CHAPTER THREE: Meanwhile, Back Home…
“Well, you’re in a happy mood,” I told Grandma as I shut the front door, plopped my purse into its usual corner, and wheeled up to the sofa table where my mail is piled high. I hardly ever open my mail; mostly junk stuff, anyways. I turned my chair to look at Grandma, working in the kitchen like she hasn’t a care in the world. She’s pulling a casserole out of the oven, humming a tune from her hymnal, with a slight smile on her round, chubby-cheeked face. She’s so cute when she’s content.
“I am happy, Tasha. I just got a letter from your cousin and she’s going to spend her Thanksgiving vacation with us!”
“Great,” I said, but what I’m thinking is grrr ea AAT; ‘Lil Bitch is coming to visit. Of course, that’s not her real name; just her real personality. Her name is May Atkins – her mother – my older sister – didn’t put the birth father’s name on the certificate, so like it or not we shared the same last name. She’s a not-so-adorable fourteen-going-on-I-know-it-all teen, moody as hell, who craves drama whenever and wherever she can find it. Add to that she talks non-stop and you’ve got just the opposite of me. I hate drama, can’t stand social media hype, and a ‘chatty Cathy’ I’m not. Maybe her brother Joe will come with her. That would balance things out a little. He’s eighteen and totally normal.
“I was thinking…” Grandma said, turning to face me. “I was thinking that maybe we could ask May to stay with us for both her school holidays – Thanksgiving and Christmas!” Grandma’s face beamed with excitement. “Wouldn’t that be great? What do you think, Tasha?”
For sixty-five, she’s really naïve to think this would be a good thing. I’m thinking she really doesn’t want to know what I think – because it would make her sad. But I’d just love to tell her how I feel about it. Joe? Yeah, he’s okay. But May? Being around that girl could turn the Dali Lama into a serial killer.
“That would be great,” I agreed. I just can’t burst this woman’s happy bubble.
“So, how was your day, dear?”
This I can truthfully answer. “It was okay until I got to work,” I say. “Then this guy in a red corvette comes ripping around the corner and I guess I cut him off when I turned into my parking space because he honked his horn at me – three times!”
“Were you daydreaming, again?” Her quiet question irks me. “I might have been, but that doesn’t make it okay for him to scare me out of my wits with his horn!”
“That’s what horns are for, dear; to warn other drivers so an accident doesn’t happen.”
Okay, okay; you’re right.
“But he’s such a douche ... a dummy.”
Grandma looked at me for an explanation but I had none.
“Okay, I’m the dummy,” I admitted. He’s the douche-bag.
Grandma patted me on the shoulder. “Now don’t you feel better? It’s always best to admit when you’re at fault.”
Another ‘pearl of wisdom’, one I don’t like. I may have cut him off without meaning to, but he threatened me with a ticket. Until I showed him the error of his ways. I smiled.
“See? Now you’re smiling,” Grandma says.
I rolled past the kitchen and into my bedroom. Curtains had been pulled open to let in the early evening light. I loved the holidays; why does my cousin have to come and ruin it all?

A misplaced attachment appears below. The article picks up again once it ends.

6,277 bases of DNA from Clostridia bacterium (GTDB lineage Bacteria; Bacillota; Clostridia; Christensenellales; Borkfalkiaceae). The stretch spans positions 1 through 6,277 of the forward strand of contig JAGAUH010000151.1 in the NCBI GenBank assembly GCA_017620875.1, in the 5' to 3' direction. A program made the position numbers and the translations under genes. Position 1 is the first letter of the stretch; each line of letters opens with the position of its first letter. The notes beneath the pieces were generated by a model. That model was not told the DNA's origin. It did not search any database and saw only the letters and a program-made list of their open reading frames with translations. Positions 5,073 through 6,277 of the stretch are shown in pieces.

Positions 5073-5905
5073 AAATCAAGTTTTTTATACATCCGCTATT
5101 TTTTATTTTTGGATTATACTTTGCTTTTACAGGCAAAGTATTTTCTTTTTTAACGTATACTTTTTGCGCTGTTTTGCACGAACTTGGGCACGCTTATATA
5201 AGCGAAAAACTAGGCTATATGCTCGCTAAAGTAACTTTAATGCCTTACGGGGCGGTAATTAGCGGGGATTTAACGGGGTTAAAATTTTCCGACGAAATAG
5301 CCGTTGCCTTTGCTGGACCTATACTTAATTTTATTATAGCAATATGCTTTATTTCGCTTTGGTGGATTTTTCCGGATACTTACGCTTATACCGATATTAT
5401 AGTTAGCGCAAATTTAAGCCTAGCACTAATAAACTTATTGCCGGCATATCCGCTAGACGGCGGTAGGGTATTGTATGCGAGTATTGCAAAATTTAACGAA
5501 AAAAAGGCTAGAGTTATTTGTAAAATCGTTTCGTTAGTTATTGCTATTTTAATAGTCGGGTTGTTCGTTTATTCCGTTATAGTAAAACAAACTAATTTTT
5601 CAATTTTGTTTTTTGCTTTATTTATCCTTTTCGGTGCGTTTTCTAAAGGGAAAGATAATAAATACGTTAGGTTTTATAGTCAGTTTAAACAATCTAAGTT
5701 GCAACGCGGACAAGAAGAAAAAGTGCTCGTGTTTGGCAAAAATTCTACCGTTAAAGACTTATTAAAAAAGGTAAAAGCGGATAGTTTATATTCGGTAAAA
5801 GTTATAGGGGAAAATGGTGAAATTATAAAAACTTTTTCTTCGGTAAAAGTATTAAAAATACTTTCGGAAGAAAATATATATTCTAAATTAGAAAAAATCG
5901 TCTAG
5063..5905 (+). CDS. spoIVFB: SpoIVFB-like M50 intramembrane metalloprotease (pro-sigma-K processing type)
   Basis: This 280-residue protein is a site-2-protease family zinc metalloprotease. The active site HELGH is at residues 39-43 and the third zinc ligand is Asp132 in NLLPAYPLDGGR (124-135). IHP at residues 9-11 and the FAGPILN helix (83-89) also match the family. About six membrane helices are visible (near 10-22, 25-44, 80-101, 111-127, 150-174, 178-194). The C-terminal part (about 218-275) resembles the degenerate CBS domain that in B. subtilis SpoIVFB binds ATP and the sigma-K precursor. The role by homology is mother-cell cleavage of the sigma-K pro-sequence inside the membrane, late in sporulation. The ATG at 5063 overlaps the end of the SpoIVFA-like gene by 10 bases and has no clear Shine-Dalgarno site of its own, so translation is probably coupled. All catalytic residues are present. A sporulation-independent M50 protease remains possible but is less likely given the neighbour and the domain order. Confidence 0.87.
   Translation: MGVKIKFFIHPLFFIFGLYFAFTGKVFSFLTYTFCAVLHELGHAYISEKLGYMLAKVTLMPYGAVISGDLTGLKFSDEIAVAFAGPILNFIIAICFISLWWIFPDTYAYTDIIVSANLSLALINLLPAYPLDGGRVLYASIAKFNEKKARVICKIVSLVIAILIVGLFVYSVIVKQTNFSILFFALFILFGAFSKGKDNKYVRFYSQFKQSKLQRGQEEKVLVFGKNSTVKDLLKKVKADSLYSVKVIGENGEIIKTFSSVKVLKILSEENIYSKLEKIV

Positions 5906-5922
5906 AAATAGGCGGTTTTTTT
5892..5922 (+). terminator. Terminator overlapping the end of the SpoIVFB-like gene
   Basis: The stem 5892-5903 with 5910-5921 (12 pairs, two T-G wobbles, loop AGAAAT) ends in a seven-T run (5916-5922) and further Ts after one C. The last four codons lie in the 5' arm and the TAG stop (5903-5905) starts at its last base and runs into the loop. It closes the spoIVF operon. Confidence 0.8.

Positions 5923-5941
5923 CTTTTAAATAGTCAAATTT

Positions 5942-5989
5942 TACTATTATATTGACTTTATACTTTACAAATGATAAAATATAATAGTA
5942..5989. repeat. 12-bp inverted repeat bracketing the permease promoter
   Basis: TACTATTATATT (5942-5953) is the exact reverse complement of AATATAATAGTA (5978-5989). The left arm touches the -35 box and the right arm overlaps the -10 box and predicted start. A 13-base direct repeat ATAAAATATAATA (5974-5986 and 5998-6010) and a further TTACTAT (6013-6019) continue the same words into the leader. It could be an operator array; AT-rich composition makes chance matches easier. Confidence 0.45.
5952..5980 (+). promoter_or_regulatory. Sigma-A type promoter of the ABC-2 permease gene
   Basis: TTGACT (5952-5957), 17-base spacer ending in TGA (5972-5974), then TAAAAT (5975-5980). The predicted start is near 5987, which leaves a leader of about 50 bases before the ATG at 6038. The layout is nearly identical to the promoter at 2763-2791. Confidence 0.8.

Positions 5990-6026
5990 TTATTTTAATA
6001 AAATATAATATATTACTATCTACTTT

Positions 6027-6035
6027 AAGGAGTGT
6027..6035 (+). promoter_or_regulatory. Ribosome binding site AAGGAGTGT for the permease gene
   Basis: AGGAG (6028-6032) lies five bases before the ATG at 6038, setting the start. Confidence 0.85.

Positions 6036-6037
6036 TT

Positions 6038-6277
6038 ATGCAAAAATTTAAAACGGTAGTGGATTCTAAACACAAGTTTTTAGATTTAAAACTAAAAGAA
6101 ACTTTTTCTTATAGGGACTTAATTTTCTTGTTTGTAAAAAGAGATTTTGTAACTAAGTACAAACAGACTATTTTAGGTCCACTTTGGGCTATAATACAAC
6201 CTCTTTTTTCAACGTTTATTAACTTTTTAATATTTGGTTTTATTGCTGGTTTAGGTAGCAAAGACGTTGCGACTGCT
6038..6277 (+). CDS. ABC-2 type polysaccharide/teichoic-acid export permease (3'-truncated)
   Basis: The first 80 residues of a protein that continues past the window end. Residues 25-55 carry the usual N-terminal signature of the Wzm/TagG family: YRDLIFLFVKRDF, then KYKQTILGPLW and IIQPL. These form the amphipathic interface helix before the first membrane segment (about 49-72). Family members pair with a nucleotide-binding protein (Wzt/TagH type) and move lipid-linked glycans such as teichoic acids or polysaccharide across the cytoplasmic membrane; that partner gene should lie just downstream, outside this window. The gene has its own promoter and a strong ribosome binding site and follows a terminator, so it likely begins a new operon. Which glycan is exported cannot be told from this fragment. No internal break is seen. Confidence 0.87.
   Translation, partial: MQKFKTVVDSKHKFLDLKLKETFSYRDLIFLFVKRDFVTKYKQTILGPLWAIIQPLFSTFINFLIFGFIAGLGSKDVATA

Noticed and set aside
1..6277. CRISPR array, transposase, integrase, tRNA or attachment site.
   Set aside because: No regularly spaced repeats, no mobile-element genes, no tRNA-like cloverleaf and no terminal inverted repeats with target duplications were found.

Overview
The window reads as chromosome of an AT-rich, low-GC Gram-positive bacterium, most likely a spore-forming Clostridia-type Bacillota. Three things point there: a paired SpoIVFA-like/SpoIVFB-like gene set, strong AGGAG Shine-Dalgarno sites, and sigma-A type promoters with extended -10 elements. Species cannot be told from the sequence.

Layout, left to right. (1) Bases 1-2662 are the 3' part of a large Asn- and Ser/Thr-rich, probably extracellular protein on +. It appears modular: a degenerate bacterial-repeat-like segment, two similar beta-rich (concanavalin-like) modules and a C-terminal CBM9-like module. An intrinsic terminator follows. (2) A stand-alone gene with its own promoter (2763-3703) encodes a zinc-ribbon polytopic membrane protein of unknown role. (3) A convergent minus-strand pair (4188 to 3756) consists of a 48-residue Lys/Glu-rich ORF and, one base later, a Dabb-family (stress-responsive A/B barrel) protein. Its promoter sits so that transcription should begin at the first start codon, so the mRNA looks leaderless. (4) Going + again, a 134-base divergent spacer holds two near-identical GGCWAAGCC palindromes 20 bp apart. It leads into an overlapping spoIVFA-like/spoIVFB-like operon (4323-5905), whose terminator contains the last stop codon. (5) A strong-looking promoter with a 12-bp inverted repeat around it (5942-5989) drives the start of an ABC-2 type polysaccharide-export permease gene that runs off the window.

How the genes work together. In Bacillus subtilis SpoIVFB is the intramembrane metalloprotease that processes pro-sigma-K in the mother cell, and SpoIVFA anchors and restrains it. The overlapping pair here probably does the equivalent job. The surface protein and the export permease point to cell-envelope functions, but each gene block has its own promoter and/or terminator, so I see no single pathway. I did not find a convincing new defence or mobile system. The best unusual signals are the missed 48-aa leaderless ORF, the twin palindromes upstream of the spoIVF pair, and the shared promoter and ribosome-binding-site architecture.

I stared out the bay windows, rolling as close as I could get to the window seat, and lifted the lid. It’s like a storage bench but built into the wall underneath the window. Getting out my journal I closed the seat’s top, moved my chair’s armrest aside, and hoisted myself onto the window seat, pulling my legs up so they'd be stretched out and comfy. I leaned back on the fluffy toss pillow and stared outside. So nice. The sun’s barely hanging by a purple thread in the sky, all artsy and glowee in hues of pinks and oranges, as it slowly lowered itself below the horizon, like a ballerina taking her final curtain call. Sunset is my favorite time of day.
Suddenly I saw it – a really huge dog that's been coming onto the edge of our property for the past week - just to sit. Our backyard is quite large for the neighborhood, bordered by a small woodsy area that goes who-knows-where or how far. The dog was facing the house from the furthest edge of the yard, like it can see me sitting here, at my window, looking at it. This makes the third or fourth time I’ve seen it in the past week. While I’m glad it isn’t barking it’s head off, I’ve got to wonder how big a pooper-scooper we're going to need to clean up his messes. I’m thinking really big. The animal has never ventured close enough for me to see what breed it is, but it’s size is mammoth! Grandma should go talk to our neighbors; Mrs. Owens had mentioned she was getting a dog from the pound. The mutt must be theirs.
Sunset's over; the sun dipped in a final bow below the horizon, leaving the landscape draped in purplish navy blues. The mutt turned its head upwards, watching the darkening sky. I heard the knock on my bedroom door that signaled supper’s ready. I used to love casseroles until Grandma decided to try out some vegan recipes. I know this is mostly for May’s sake because that’s her new thing: protect all animals … animals are our friends … you can’t have a pet and eat it, too. Yadda, yadda, yadda.
“Be out in a jiff,” I yelled, laying my journal aside. I transfered myself from window seat to wheelchair and glanced one more time to the edge of the backyard before drawing the bedroom curtains closed. Nothing there.
The meatless supper smelled pretty spectacular considering it was meatless. I can’t blame Grandma for practicing vegetarian cooking since it’s May’s newest phase and she’s coming for Thanksgiving. Grandma’s all about consideration of others. Then it hit me: Thanksgiving! No! I want smoked turkey, my brain screamed.